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The orexin system has been hypothesized to regulate drug-seeking and drug self-administration behaviors, including ethanol (EtOH) seeking and consumption. However, studies on the effects of orexin receptor antagonists have not been conducted on robust alcohol-relapse behavior.
This study assessed the effects of the orexin-1 receptor antagonist, SB-334867, on alcohol-seeking behavior and responding for alcohol under relapse conditions.
Adult alcohol-preferring (P) rats self-trained in 2-lever operant chambers to administer 15% EtOH (vol/vol) on a fixed-ratio-5 and water on a fixed-ratio-1 schedule of reinforcement. After 10 weeks, rats underwent extinction training for 7 sessions. Animals were then maintained in their home cages for 2 weeks before being tested for Pavlovian Spontaneous Recovery (PSR; a measure of alcohol seeking) for 4 sessions. Rats were then allowed a week in their home cages before being returned to the operant chamber with access to EtOH and water (relapse). Thirty minutes before the PSR and relapse test sessions, rats received 0, 10, or 20 mg/kg SB-334867.
Responses on the EtOH lever during the 1st PSR test session were ~70 presses/session (3-fold higher than baseline); SB-334867 did not alter responses on the EtOH lever. Under relapse conditions, P rats increased responding on the EtOH lever from 250 (at baseline) to 350 responses/session; both doses of SD-334867 prevented this increase.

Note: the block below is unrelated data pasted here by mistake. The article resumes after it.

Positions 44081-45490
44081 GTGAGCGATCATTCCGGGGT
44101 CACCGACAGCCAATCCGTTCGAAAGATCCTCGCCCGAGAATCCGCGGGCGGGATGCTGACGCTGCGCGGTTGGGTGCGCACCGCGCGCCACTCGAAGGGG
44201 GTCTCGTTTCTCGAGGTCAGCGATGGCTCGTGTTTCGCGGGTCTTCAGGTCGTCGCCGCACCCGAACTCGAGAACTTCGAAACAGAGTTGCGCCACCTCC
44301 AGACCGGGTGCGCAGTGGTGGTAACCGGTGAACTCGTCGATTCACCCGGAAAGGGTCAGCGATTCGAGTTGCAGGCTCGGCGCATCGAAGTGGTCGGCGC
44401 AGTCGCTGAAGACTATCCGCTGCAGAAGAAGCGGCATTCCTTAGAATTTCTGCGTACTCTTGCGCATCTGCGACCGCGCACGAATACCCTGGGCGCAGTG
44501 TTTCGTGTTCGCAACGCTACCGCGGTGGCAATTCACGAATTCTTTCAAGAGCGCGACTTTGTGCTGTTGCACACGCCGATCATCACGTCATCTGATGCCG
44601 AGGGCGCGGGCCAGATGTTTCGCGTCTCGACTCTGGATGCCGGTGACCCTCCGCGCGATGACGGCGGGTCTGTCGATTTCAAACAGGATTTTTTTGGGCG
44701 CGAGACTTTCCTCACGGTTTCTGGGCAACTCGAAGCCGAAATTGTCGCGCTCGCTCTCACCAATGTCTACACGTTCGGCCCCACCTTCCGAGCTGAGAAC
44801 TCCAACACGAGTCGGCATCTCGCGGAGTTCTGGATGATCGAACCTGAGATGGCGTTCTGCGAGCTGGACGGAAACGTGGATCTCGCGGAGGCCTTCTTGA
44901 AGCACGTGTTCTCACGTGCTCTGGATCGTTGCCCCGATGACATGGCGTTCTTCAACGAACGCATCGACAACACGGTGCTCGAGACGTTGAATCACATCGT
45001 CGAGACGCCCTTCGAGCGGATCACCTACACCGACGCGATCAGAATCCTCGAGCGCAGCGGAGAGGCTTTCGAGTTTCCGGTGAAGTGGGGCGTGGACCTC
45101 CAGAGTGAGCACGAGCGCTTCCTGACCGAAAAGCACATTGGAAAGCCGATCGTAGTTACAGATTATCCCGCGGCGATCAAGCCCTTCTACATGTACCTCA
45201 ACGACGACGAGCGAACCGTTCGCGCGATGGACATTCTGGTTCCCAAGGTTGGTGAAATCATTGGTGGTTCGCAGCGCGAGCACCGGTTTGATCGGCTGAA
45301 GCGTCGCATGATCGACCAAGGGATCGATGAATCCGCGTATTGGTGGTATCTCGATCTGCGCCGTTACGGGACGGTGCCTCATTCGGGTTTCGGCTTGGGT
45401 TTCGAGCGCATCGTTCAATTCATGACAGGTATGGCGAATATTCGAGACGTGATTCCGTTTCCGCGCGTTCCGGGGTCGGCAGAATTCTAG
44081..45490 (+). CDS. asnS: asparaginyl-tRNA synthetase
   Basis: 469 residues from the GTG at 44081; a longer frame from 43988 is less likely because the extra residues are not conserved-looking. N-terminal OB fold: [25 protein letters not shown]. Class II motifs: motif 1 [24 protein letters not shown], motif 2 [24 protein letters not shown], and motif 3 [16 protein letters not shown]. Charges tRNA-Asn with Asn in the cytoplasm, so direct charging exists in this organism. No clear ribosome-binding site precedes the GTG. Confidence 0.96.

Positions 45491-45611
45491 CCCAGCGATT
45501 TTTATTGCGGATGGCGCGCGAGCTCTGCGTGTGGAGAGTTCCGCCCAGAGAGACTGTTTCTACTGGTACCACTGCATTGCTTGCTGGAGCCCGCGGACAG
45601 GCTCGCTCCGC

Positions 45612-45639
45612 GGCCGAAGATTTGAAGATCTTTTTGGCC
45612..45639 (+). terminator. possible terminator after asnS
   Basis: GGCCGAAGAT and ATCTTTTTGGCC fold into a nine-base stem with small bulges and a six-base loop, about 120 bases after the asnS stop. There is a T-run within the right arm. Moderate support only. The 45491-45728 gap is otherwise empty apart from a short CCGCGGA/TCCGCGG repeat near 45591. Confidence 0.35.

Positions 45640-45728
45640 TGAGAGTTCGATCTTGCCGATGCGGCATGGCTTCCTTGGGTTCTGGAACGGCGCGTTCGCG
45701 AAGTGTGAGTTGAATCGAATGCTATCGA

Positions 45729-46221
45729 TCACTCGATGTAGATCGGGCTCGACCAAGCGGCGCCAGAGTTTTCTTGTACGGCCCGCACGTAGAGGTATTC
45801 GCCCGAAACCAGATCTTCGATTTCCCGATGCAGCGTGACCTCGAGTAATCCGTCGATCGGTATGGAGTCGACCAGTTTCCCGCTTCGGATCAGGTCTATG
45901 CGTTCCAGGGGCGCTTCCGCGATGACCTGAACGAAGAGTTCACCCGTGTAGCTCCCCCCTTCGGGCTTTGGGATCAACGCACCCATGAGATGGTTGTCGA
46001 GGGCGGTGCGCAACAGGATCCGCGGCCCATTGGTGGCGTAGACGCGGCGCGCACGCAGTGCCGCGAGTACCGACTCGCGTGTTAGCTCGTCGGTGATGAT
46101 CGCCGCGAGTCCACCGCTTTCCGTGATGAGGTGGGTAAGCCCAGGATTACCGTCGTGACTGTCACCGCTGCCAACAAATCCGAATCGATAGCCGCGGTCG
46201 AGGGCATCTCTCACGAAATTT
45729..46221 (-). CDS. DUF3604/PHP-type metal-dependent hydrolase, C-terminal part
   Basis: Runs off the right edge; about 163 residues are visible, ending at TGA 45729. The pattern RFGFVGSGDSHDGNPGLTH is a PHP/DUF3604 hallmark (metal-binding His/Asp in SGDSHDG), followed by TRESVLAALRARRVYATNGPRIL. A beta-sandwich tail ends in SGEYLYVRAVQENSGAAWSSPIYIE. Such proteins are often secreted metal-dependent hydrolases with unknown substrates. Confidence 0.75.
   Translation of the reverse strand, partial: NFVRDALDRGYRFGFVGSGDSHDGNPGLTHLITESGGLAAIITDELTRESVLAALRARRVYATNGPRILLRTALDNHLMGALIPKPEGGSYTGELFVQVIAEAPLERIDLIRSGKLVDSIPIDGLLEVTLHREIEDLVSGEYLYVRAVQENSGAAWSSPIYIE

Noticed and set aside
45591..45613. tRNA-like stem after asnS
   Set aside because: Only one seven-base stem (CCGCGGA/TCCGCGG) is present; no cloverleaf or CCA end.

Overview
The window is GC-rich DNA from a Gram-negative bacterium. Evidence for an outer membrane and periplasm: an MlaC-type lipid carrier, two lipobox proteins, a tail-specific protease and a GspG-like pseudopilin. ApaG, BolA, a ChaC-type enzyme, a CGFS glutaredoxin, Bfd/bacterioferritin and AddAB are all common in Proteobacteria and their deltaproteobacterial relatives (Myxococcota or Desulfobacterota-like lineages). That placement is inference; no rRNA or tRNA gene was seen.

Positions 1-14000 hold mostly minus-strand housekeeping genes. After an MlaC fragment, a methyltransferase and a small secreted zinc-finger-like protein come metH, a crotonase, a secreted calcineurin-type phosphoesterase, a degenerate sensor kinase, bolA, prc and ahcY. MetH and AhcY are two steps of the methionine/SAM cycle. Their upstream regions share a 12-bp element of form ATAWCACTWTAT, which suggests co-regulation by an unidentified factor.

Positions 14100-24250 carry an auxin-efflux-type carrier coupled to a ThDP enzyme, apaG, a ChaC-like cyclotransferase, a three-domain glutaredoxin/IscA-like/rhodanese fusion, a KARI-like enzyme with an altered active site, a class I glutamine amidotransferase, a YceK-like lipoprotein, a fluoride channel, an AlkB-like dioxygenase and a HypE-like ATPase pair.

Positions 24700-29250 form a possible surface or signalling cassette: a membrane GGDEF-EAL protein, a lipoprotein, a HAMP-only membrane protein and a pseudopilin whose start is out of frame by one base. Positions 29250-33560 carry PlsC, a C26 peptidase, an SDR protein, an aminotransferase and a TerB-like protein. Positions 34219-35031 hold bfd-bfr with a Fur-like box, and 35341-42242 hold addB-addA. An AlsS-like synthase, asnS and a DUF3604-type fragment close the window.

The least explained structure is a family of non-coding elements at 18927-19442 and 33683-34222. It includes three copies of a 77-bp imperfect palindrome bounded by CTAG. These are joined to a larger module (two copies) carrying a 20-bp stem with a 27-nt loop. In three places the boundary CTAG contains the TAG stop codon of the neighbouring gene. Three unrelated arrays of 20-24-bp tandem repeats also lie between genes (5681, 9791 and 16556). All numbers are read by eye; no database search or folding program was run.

The results of this study suggest that activation of orexin-1 receptors is not involved in intrinsically initiated EtOH seeking, but may regulate the consummatory behavior of EtOH consumption.
Neurons that contain orexin (hypocretin) are solely located in the hypothalamus.1 Yet, orexin-positive neurons have a dispersed and prominent innervation pattern of cortical and subcortical regions. In particular, orexin neurons innervate the mesolimbic dopamine system and other regions associated with obtainment of positive reinforcers. For example, orexin-containing neurons are activated during foraging (food seeking2) and are thought to modulate satiety and approach behaviors. The regulation of alcohol dependence and self-administration by the orexin system is thought to be mediated through a brain-arousal stress function.3
Orexin has been hypothesized to alter the HPA axis by activating CRF-expressing neurons in the paraventricular nucleus of the hypothalamus and the central nucleus of the amygdala.4 Conversely, there are reciprocal connections from CRF containing neurons in the extended amygdala to orexin neurons in the lateral hypothalamus.5 Thus, orexin is thought to mediate drug reinforcement/reward through regulation of the stress pathway that may impact on some aspects of drug addiction.3
The involvement of orexin in drug reinforcement and/or the development of drug addiction has been examined recently. Stimulation of the orexin system by injections of leptin potentiated heroin seeking in rats that were food restricted.6 Orexin-A, the endogenous agonist of the orexin-1 receptor, can reinstate responding on a lever previously associated with the self-administration of cocaine (cocaine seeking) and increase the threshold for intracranial self-stimulation.7 In addition, an orexin-1 receptor antagonist eliminated footshock-induced cocaine seeking.7